Culinary Sleuth


Shoo-fly Pie and Molasses

by Lynn Kerrigan


"A plump wife and a big barn never did any man harm."

...Old Pennsylvania Dutch saying.


Shoo-fly Pie

Shoo-fly Pie  
It's gooey sweet and unadorned by a top crust. What better invitation to come join the party does a hungry insect need? It should be called "molasses pie," but it's whimsically named shoo-fly because its "open" structure lures flies that must be shooed away. Shoo-fly pie is a Pennsylvania Dutch creation—a direct descendant of "Centennial Cake" introduced at the first World's Fair—the 1876 Philadelphia Centennial Exposition.


Pennsylvania Dutch

The Pennsylvania Dutch are children of German immigrants who settled in and around Lancaster, Pennsylvania, USA. Some Pennsylvania Dutch belong to the Mennonite or Old Order Amish religions. The word "Dutch" is misleading—the people have no relation with the Netherlands. It's a derivative of "Deutsche" (meaning German). It's believed that outsiders, unable to pronounce the word "Deutsche, used the term "Dutch" instead. Lancaster, Pennsylvania is known as Pennsylvania Dutch Country, Amish Country, or the "Heartland" and is the home of many simple yet delicious recipes.


Pennsylvania Dutch Cooking

Traditionally, "plain folk," Amish or Pennsylvania Dutch cooking is simple, relying on readily available ingredients—many grown or made on the family farms. Favorite foods include scrapple, pig stomach, shoe-fly pie, eggs (eaten with extra salt, pepper, and ketchup), funnel cakes, chow-chow, and cup cheese.



Molasses is the thick, dark-colored byproduct of either raw sugar milling or refining; it is a heavy, viscous liquid from which no further sugar can be crystallized by usual methods. Early shoo-fly pies contained "baking molasses" purchased from Amish grocers. Patrons toted empty quart jars to food purveyors that were filled with the thick syrup from barrels. Customers purchased "eating molasses" the same way.

Today, it's hard to find baking molasses. To make tasty Shoo-fly Pie use unsulphered molasses. Steer clear of any product labeled "blackstrap" as it has an overpowering flavor that's not appropriate for this simple pie. Blackstrap is used mainly for cattle feed or as a source of ethyl alcohol—it's that strong.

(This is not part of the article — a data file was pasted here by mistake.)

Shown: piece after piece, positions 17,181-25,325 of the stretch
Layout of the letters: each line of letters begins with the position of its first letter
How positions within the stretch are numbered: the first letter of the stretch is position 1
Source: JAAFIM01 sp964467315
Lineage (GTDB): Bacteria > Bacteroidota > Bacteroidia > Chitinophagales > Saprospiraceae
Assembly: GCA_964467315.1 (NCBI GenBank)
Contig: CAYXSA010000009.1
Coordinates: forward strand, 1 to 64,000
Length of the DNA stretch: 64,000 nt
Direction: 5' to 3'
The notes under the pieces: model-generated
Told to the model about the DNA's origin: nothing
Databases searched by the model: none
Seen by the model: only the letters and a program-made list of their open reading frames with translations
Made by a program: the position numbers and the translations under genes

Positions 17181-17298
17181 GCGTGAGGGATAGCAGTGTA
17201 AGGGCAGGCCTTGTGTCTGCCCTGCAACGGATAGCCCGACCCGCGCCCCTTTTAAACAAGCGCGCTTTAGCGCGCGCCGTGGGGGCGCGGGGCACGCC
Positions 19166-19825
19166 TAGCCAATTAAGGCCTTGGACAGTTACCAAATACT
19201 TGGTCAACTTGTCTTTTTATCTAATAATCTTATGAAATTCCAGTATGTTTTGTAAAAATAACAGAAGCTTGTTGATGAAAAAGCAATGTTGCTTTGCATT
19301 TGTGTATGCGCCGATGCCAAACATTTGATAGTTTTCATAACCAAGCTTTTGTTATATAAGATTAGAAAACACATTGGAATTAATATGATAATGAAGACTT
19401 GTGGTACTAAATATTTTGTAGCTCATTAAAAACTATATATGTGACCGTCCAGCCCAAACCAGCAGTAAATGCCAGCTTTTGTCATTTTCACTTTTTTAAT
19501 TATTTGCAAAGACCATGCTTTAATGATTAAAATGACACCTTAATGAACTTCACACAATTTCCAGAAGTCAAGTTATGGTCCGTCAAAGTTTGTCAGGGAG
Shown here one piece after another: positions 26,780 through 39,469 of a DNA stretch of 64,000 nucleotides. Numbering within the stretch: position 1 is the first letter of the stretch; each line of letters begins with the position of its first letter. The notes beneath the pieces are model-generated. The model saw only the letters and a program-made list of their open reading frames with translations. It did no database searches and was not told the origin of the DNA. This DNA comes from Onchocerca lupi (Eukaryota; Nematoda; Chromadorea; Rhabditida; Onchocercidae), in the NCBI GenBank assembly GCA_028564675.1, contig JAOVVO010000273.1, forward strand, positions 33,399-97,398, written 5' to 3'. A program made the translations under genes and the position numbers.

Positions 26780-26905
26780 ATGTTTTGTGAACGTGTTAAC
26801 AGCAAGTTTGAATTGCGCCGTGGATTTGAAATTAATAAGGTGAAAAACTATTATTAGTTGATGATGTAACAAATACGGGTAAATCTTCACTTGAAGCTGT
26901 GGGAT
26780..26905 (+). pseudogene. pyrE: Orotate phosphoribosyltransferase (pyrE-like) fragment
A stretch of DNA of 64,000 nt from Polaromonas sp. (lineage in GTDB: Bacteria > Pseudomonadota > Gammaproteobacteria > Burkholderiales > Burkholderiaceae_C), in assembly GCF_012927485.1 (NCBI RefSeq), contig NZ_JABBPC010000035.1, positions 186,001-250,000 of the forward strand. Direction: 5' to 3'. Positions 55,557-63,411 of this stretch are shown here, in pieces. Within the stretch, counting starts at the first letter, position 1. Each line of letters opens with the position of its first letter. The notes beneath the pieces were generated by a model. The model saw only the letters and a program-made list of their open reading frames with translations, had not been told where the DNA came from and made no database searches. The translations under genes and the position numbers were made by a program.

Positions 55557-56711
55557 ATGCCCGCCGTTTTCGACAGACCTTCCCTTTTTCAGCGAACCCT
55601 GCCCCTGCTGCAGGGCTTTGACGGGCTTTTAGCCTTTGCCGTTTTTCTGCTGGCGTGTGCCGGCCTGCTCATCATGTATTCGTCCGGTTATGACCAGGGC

"Kumm Esse" (Come Eat) these recipes:


Illustration Copyright 1999 by Alma Shon


Current Culinary Sleuth Archive

This page created April 1999

Copyright © 1998-2001, Lynn Kerrigan. No portion of this article may be reproduced for publication without express, written permission of the author.

This page modified February 2007

The Global Gourmet
The Global Gourmet®
Main Page


Irish Recipes for
St. Patrick's Day

   Clip to Evernote

Bookmark and Share


Twitter: @KateHeyhoe

Search this site:

Advanced Search
Recent Searches


Kate's Global Kitchen
Kate's Books
Cookbook Profiles
Global Destinations
Holiday & Party Recipes
I Love Desserts
On Wine

Caffeine and You Caffeine and You
cooking kids Cooking with Kids
new green basics New Green Basics

Conversions, Charts
   & Substitutions

About the
Global Gourmet®
   Contact Info
   Privacy Statement

Recent Cookbooks

Cooking Italian
175 Home Recipes
4-Hour Chef
Bakery Cookbook
Barefoot Contessa
Bouchon Bakery
Burma: Rivers of Flavor
Cake Mix Doctor
Comfort Food
Craft of Coffee
Crazy Sexy Kitchen
Daily Cookie
Fifty Shades Chicken
French Slow Cooker
Frontera - Rick Bayless
Gluten-Free Quick & Easy
Jerusalem: A Cookbook
Kitchen Science
Lidia's Favorite Recipes
Make-Ahead and Freeze
Modern Milkshakes
Modernist Cuisine
Mystic Cookbook
Paleo Slow Cooking
Picky Palate
Pop Bakery
Practical Paleo
Quick Family Cookbook
Sensational Cookies
Smitten Kitchen
Southern Living Recipes
Sweet Life in Paris
Trader Joe's Vegetarian
True Food
Whole Larder

More Cookbooks


Kitchen & Home


Copyright © 1994-2013,
Forkmedia LLC



cat toysCatnip Toys

Kitchen & Home